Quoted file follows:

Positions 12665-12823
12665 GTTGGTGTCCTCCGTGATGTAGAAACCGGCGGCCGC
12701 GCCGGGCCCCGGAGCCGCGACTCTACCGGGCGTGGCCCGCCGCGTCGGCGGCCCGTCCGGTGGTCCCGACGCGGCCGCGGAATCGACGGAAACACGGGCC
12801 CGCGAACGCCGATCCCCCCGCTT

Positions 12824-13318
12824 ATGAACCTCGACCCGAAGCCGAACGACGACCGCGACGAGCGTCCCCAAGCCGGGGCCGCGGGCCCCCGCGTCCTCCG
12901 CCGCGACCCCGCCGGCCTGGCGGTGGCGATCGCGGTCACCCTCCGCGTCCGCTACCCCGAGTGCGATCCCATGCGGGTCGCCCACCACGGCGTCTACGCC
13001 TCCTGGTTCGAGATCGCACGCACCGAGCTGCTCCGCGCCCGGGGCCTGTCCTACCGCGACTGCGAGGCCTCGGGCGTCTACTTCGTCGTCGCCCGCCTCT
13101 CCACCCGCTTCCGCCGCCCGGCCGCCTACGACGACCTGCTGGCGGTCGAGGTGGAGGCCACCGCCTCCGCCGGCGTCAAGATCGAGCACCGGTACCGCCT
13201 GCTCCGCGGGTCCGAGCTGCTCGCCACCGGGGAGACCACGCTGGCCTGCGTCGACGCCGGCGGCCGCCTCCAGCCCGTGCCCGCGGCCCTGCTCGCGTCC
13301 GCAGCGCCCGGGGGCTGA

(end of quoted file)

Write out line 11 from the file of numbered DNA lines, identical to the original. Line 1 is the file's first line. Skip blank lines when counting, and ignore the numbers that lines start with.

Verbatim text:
13301 GCAGCGCCCGGGGGCTGA